Breathing and Weeping

NCAA Basketball: Kansas at Georgetown

“From the days of John the Baptist until now, the kingdom of heaven suffers violence, and the violent are taking it by force.” (Matthew 11:12)

If we find this sentence, uttered by the Prince of Peace, hard to understand, we won’t be the first. Thankfully, we have people like Blessed Pope Paul VI to explain this verse to us. In our humble parish cluster, we read the following paragraph together this past Sunday afternoon:

The Kingdom of God and our eternal salvation, which are the key words of Jesus Christ’s evangelization, are available to every human being as grace and mercy, and yet at the same time each individual must gain them by force–they belong to the violent, says the Lord, through toil and suffering, through a life lived according to the Gospel, through abnegation and the cross, through the spirit of the beatitudes. But above all each individual gains them through a total interior renewal which the Gospel calls metanoia; it is a radical conversion, a profound change of mind and heart. (Evangelii Nuntiandi 10)

Interior change brought about by struggling and striving against our profound tendencies toward evil.

My beloved Georgetown Hoyas took the court last night wearing warm-up shirts emblazoned with the phrase “I Can’t Breathe.” If I were coach JTIII, I would have told them, “Once you can hit 50% from the floor on a consistent basis, then you can make political statements…”

But I am not the coach. And center Josh Smith put it like this: “We weren’t saying the cops were wrong…We wore the shirts to show our condolences to the family. You don’t know who is right or wrong, but they still lost somebody, and they won’t get that person back.”

Now, in my book, there are probably better ways to express one’s condolences. But the pain is real. There are families who have lost someone in a fast-moving, violent scene, involving police firing their weapons.

mlk-jailTwenty years ago, I was sitting in a restaurant on 18th St., N.W., Washington, D.C., and a squad of police officers entered with guns drawn. It was genuinely insane. In their pursuit of two punks hiding in the bathroom, the police risked the lives of a roomful of innocent people. Thank God, no one was hurt.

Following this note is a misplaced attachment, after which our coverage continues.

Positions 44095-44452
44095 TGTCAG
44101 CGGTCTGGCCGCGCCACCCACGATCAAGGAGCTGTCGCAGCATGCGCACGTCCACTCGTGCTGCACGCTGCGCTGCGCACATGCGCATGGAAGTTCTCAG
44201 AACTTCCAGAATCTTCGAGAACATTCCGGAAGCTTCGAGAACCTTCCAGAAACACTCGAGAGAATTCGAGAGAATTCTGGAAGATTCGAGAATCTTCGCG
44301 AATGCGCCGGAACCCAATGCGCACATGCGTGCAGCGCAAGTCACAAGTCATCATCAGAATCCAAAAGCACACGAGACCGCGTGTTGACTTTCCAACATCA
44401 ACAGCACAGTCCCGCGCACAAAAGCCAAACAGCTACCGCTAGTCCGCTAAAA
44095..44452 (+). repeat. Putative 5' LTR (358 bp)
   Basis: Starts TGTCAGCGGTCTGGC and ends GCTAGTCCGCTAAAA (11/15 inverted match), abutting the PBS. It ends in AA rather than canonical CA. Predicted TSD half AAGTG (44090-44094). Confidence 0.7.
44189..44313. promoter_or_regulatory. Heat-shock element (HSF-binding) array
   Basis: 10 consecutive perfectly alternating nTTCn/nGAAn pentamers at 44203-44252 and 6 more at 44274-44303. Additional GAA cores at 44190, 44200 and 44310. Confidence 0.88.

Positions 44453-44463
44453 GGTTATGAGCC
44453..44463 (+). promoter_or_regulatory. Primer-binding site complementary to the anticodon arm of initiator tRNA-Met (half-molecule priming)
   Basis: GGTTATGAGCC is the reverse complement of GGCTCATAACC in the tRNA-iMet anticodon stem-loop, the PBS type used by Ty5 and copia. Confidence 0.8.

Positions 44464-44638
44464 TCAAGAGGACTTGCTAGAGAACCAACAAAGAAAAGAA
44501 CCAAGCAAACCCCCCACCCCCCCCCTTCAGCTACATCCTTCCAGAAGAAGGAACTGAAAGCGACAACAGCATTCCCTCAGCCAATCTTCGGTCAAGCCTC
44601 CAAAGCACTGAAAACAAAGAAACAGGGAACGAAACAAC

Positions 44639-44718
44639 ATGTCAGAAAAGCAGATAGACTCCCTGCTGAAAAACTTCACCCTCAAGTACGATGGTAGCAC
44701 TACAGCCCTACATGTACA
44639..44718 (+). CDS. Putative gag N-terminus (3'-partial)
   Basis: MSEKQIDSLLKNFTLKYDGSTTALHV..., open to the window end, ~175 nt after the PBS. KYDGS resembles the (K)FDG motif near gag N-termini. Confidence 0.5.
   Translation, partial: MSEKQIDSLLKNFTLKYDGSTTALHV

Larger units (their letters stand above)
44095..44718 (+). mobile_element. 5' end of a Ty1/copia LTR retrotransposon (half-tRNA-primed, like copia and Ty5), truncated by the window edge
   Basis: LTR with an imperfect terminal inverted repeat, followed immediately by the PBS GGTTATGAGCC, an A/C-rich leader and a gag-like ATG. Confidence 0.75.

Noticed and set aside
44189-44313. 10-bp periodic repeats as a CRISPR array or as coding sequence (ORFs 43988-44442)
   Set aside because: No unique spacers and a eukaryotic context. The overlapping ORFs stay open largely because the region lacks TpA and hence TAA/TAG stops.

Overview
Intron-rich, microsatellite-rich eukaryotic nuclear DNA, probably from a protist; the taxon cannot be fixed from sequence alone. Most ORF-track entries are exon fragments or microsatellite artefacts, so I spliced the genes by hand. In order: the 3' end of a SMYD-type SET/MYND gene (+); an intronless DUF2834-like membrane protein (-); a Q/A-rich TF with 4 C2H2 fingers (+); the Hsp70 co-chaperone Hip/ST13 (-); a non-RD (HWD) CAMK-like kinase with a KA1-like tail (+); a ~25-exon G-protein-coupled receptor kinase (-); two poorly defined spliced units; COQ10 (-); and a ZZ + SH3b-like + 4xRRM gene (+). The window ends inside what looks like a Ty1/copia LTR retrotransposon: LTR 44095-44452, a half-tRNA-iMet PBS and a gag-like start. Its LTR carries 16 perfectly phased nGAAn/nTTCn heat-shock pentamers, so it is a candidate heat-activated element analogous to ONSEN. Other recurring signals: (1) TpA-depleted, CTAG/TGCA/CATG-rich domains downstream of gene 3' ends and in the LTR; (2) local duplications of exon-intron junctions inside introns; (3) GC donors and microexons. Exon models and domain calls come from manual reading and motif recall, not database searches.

That said: Is this country racist like it was fifty years ago? More than half of the police officers involved in the episode I just mentioned were black. In those days, I was a middle-school teacher with a classroom full of black boys. And the joke among them, after the trial of the decade, was: What did O.J. say after the not-guilty verdict was read? “Can I get my glove back?”

A large group of Catholic theologians have released a statement about the ‘racial unrest’ our country has experienced these past few weeks. I give these professors credit for getting organized and giving us something thoughtful and substantial to consider. Especially the proposal that, since local prosecutors and police can and should work so closely together on a day-to-day basis to keep the peace, someone other than the local prosecutor should instruct grand juries when charges arise against police officers.

These theologians have pledged to abstain from meat on Fridays as a sign of penance for the sin of racism.

Their statement, however, opens itself up to charges of ivory-tower foolishness by…

1. invoking Dr. King’s letter from a Birmingham jail in an anachronistic way.

2. citing the Greensboro, N.C., “Truth and Reconciliation Commission” as a precedent for a similar nationwide effort. I know some Greensborians, both black and white. I think I can say that the work of that Commission, such as it was, only confirmed the ancient axiom: “Exercises in conspicuous self-righteousness rarely accomplish anything.”

But exercises in friendship and kindness accomplish a great deal. Exercises in sharing the experiences of another human being.

The great evangelist St. Paul wept with those who wept. Laying down in the street to cause traffic jams seems stupid to me. But to weep with those who grieve a dead brother, or nephew, or son—and to hope and pray like Dr. King did, looking to Jesus to help us find a better day: we should do that.